A landlord in Bethel, Washington, Varia is offering a rental discount to vegans and vegetarians. He wants to encourage environmental activism and start a trend by knocking $200 off the rent for non-carnivores. But is that legal?

Mom Humiliates 'Bad' Boy in Walmart, DSS Investigates

A South Carolina mother who shaved her son's head, wrote bad on it, and paraded her son around Walmart in women's clothing is under investigation. She said the public shaming was punishment for making homophobic remarks and fighting at school.

Claiming that corporal punishment was not working, the mom opted for the public display. Police were called to the Walmart on Sunday and the Department of Social Services is investigating the mother. The boy's age has not been released.

Struck by 16-Pound Pine Cone, Lawsuit Seeks $5 Million

It's a bird. It's a plane. It's a pine cone. And it may have caused brain damage, according to a lawsuit filed in San Francisco this week.

A Navy veteran is suing the US government and others for negligence after a giant pine cone fell from a tree at the San Francisco Maritime National Park and crushed his skull last year.

Loving Hug Wasn't Negligent: Aunt Loses Case Against 12-Year-Old Nephew

Michael Tarala, 12, was found not guilty of negligence by a Connecticut jury today. The boy's aunt claimed that she was due $127,000 in damages resulting from her nephew's too-hard hug on his eighth birthday.

A six-person jury panel this afternoon determined that Jenniffer Connell did not suffer compensable injury. They were apparently not won over by her testimony about the difficulties of handling hors d'ouevres at parties with a broken wrist. They were similarly unmoved by claims that the wrist made it hard to manage a third-floor walk-up in Manhattan.

911 Emergency: Weird Tales From the Trenches of Dispatch Services This Week

The news from 911 is usually bad. But sometimes it's also a little funny. This week dispatchers had two particularly amusing tales to tell. They come from South Carolina and Ohio.

Let's start with South Carolina, which was underwater all week due to Hurricane Joaquin. Police there were busy with flooding, serious injuries, and deaths from the storm.

Butt Dials: a Big Pain for 911 Dispatchers

Last year Federal Communications Commissioner Michael O'Rielly suggested that half of the nation's 911 calls were no emergency. Now researchers have confirmed that there is something to this statement, in San Francisco at least.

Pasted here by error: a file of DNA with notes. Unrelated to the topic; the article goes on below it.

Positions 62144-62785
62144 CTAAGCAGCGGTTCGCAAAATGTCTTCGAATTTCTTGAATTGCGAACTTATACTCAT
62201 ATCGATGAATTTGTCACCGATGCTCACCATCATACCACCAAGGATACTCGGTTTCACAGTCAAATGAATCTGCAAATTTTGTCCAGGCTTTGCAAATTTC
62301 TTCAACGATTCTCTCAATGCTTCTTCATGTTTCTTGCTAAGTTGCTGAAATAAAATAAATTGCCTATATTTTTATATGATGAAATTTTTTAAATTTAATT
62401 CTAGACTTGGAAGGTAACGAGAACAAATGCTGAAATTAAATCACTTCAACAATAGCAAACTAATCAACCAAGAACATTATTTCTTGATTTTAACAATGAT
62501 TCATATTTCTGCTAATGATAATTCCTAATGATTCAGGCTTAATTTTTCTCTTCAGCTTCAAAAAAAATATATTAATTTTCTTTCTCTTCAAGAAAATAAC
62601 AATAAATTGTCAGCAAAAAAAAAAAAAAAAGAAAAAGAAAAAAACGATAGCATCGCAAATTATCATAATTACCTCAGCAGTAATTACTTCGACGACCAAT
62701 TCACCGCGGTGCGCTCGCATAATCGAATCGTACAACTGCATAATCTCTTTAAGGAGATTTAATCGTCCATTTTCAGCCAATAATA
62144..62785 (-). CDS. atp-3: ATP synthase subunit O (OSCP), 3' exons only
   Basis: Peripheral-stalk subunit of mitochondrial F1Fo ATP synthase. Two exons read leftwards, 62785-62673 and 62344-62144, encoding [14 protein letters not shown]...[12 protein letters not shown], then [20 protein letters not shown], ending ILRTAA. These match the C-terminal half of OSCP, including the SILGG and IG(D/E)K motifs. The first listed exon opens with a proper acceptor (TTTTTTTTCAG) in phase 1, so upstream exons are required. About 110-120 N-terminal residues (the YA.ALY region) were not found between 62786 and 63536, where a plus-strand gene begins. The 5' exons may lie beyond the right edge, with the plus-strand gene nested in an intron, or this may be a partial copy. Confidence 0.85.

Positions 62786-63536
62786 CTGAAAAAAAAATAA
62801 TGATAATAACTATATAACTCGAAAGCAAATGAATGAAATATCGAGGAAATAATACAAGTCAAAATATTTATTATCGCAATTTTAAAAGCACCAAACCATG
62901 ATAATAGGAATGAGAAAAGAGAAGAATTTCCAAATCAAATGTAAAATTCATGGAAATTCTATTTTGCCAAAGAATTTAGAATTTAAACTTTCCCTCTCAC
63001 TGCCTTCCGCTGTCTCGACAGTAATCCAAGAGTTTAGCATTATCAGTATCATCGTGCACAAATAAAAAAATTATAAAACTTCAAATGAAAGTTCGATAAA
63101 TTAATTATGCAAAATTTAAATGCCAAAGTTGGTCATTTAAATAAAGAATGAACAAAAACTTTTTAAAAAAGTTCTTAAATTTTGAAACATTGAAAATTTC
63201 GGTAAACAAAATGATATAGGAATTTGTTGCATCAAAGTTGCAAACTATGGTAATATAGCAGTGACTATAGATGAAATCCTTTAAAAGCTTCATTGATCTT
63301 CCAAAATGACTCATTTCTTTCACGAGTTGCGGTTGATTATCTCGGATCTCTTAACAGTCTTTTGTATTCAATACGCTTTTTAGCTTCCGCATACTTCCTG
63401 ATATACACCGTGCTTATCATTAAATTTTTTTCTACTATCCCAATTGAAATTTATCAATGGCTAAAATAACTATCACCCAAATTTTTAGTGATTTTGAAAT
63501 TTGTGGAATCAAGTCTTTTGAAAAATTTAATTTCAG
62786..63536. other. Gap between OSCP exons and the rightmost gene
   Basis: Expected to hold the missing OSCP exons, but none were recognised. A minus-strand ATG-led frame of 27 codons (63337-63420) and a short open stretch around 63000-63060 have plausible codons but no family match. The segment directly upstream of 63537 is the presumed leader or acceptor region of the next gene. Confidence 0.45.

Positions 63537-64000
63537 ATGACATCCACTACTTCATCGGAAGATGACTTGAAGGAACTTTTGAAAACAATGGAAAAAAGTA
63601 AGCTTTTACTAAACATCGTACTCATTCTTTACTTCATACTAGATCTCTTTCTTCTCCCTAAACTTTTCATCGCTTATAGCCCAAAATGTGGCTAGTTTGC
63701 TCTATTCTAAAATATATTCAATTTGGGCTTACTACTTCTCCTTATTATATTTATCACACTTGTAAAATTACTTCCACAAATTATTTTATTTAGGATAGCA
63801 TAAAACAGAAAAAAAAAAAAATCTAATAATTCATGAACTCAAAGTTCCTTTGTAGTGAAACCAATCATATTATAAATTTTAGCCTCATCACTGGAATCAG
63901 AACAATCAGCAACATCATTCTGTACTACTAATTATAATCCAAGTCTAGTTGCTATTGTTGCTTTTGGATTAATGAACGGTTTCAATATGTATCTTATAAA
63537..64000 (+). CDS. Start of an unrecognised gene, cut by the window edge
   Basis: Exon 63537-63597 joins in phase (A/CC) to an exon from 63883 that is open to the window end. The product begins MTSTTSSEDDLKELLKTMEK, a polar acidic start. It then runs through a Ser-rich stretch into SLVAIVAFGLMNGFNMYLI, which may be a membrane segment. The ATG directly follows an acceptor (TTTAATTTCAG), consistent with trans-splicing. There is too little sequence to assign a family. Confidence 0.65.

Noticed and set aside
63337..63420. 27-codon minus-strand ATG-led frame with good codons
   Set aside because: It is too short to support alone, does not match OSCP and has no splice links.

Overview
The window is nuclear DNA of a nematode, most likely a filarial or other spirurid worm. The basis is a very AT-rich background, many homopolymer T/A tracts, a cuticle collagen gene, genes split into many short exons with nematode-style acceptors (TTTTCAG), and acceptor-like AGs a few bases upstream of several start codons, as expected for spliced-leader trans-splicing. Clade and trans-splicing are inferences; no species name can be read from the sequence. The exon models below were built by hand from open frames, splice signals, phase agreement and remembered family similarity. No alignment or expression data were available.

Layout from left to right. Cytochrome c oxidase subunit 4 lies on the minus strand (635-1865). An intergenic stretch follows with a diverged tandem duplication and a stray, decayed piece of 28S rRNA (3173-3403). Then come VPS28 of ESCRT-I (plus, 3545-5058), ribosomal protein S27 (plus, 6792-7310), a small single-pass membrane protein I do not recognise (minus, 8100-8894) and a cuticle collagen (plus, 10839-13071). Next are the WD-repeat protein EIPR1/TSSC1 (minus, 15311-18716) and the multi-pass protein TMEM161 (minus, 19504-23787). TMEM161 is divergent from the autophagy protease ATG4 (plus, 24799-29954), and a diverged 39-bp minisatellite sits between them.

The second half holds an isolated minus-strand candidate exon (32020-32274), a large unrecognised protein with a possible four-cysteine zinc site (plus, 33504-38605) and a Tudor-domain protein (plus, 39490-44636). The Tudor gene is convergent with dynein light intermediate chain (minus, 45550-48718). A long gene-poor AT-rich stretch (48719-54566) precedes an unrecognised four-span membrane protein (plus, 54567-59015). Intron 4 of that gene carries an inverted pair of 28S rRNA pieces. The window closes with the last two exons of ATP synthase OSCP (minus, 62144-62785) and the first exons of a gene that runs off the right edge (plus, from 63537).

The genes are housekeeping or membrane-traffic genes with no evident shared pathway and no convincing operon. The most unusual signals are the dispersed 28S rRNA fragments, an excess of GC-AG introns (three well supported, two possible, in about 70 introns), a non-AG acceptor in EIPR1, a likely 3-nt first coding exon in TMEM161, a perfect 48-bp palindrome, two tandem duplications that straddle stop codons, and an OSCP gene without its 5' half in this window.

Pocket dials -- also known by the more crude appellation "butt dials" -- make up almost one third of the city's emergency calls, according to data from Google researchers shadowing dispatchers. Emergency line operators said these accidental calls were the biggest "pain point" in their day.

Priest Allegedly Aimed a Musket at a Child, Pleads Not Guilty

A New Jersey priest who allegedly threatened an eight-year-old parishioner with an empty musket will plead not guilty to child endangerment and aggravated assault at his arraignment. Father Kevin Carter's lawyer says the incident stemmed from a football rivalry and was just a joke.

One Sunday before Mass last month, Giants fan Father Carter allegedly pulled a boy wearing a Dallas Cowboys jersey into a rectory room at St. Margaret of Cortona Roman Catholic Church, stood him against the wall, and aimed an empty gun at him. It may have been a joke, but the Bergen County Prosecutor's office is not laughing.

New 'Peeple' App to Allow Online Reviews of You

A new app will allow us to rate each other online. Peeple, set for release in November, is Yelp for, well, people.

The Peeple tag line is "Character is Destiny." The app seems destined to be the source of numerous libel lawsuits. Anyone who has your cell phone number can create a profile for you and rate you online. And to many of us, that is not at all fine.